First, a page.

Ah, Zenos. In the A to Z of the British sports car cottage industry, we definitely know where to find this one.
Alphabetically, yes. But barely a few years into its existence, this little start-up is doing just fine, and after five or 10 minutes behind the wheel it’s easy to see why.
Well, for want of a better description, the Zenos E10
is what the Caterham Seven would have morphed into if it hadn’t been kept in a state of – admittedly highly amusing – suspended animation.
Given that ex-Caterham (and Lotus) figures Ansar Ali and Mark Edwards set Zenos up, this isn’t a total surprise. The E10’s chassis uses a single aluminium extrusion and has a tub made of recycled carbon fibre – it’s supplied by a company near Peterborough called Bright Lite Structures – with a thermoplastic core.
The result is something with a sufficiently eye-catching USP to allow Zenos to take its place alongside the likes of Ariel, BAC, Caterham, Ginetta, Lotus and Radical. Alphabetically or otherwise. It’s even properly pretty, especially from behind.
Is there really room for another adrenalised Brit tiddler?
There is if it’s as good as this. The E10 R is the raciest Zenos, powered by Ford’s 2.3-litre Ecoboost engine, turbocharged to produce a nicely matching 350bhp and 350lb ft in a car with a dry weight of 700kg.
Do the sums and you’ll uncover a power-to-weight of 500bhp-per-tonne. Other R mods include stiffer spring rates (by 10 per cent up front, 20 per cent at the rear), new brake pads and brake master cylinder, with the promise of improved brake feel, a reworked engine map, and carbon composite seats with a four-point harness.
The entry-level, 200bhp E10 is £26,995, the supercar-bothering R starts at £39,995, or £43,995 for the early adopters Drive Edition we tested. That bundles in adjustable Bilstein dampers, special graphite ‘charged’ body panels and a detachable steering wheel, amongst other things.
And unless your idea of fun is skydiving out of a Eurofighter Typhoon over a shark-infested portion of the Pacific, prepare to be thoroughly entertained.
Is it all pure speed and madness?
That’s the weird thing: no. Yes, it’s hilariously, almost comically rapid, a sensation that’s neck-snappingly intensified by the absence of a windscreen.
But the E10 R is surprisingly rounded. Full disclosure: this is the first Zenos I’ve actually driven. It’s also the first time I’ve visited Blyton Park, a new(ish) purpose-built track near Gainsborough in Lincolnshire (well worth the schlep, by the way). Although there’s plenty of run-off, I don’t fancy a faceful of rapeseed or a chat with the local farmer, so the first few laps are mildly exploratory.
If nothing else, at modest speeds you can at least appreciate the E10 R’s excellent driving position, well-spaced pedals, and twin pod instrument layout. You just plug yourself in, and play. As much as I love the Caterham, its ergonomics pre-date the term ‘ergonomics’, and the Zenos has a generally less daunting mien than the Radical. There’s no wi-fi hotspot, though.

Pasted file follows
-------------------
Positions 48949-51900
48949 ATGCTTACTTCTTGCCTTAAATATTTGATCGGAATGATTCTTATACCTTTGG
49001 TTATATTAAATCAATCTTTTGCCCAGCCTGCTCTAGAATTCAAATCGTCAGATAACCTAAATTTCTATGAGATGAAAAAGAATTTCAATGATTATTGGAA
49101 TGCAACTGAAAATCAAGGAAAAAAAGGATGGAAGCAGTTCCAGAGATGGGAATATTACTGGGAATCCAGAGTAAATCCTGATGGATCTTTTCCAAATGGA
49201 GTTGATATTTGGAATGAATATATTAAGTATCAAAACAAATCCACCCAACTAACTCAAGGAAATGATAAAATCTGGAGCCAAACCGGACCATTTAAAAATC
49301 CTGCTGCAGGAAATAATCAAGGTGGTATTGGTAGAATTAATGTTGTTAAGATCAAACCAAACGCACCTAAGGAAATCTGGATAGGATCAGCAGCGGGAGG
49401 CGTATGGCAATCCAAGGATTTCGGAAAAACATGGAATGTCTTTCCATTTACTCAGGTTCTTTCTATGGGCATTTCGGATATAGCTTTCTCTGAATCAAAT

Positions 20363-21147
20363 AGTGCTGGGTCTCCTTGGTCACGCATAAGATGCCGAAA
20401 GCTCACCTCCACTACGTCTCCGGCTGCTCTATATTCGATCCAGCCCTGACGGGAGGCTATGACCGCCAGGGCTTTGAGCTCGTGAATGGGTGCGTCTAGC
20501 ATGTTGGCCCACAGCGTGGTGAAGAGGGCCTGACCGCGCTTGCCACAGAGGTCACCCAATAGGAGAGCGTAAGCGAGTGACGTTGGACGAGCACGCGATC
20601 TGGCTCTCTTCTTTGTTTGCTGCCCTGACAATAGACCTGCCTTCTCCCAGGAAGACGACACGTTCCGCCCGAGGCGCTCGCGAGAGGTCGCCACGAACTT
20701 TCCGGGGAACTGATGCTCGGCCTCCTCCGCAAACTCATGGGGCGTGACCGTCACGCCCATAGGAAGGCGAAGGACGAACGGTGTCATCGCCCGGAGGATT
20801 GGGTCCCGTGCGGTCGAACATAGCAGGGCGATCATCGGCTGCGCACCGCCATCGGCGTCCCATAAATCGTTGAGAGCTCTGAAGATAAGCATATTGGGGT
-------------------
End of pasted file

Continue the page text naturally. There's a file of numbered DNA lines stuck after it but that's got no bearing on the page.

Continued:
But isn’t a certain amount of intimidation part of the deal with a car like this?
Get the turbo spooling and the E10 R grabs your attention in a way that really
grabs your attention, if you see what I mean. The turbo chumpfs and whooshes away behind your head somewhere, and if you’re wearing a helmet (and you will be), the violence of the acceleration is enough to pin the top bit of your body firmly into the seat.
There’s a bit of lag, but round this track – where third and fourth gear are all you need – the R has easily enough torque to keep things very much on the boil. It’s wearing super-sticky Avon ZZR rubber, and with the exploratory stuff dispensed with, it’s clear that this fabulous little car has more grip on a dry track than you know what to do with.
It’ll slide if you absolutely hoof it out of a second gear hairpin, but otherwise you have to lift a bit and bung it in to get the rear rotating. Even if provoked, the chassis set-up is remarkably benign, and confirms the guys’ decision not to fit a limited slip diff. It simply doesn’t need one.
Unless you go rummaging under the bodywork (which detaches easily in the event of track day barrier interfacing), you won’t find any rough edges here. This is an exceptionally polished bit of kit.
Is it sharp enough, though?
In the main, yes, although it could probably be sharper still. The steering is sublime, but the gearbox could be a bit sweeter shifting, the throttle response a touch livelier. In fact, after staring at the Zenos for a bit I decide that it’s closer in spirit to an ultra-hardcore Mazda MX-5 Clubsport than a red-hot, rip-yer-face off Ariel or Caterham rival.
There’s a layer of unexpected civility to it, for all that the E10 R eschews any form of traction control or ABS (it doesn’t even have a servo on its brakes). On the road, this pays dividends. On the track, well, the car’s set-up is endlessly adjustable, and Zenos has a brilliantly customer-focused approach, so fill your boots.
Sounds like these guys might actually have located a genuine sweet spot.
They have. And there’s more to come, too.
Zenos E10 R
: 2,261cc, 4-cyl turbocharged, 350bhp @ 6,000rpm, 350lb ft @ 4,000rpm
: 6-speed manual, rear-drive
: 700kg (dry)
: 3.0sec (estimated)
: £39,995 (£43,995 for the Drive Edition with following as standard – adjustable Bilstein dampers; quick-release steering wheel, carbon fibre seats and six-point harnesses, short-shift gearlever, carbon leather interior, uprated brake master cylinder, Charged Graphite body panels and decals)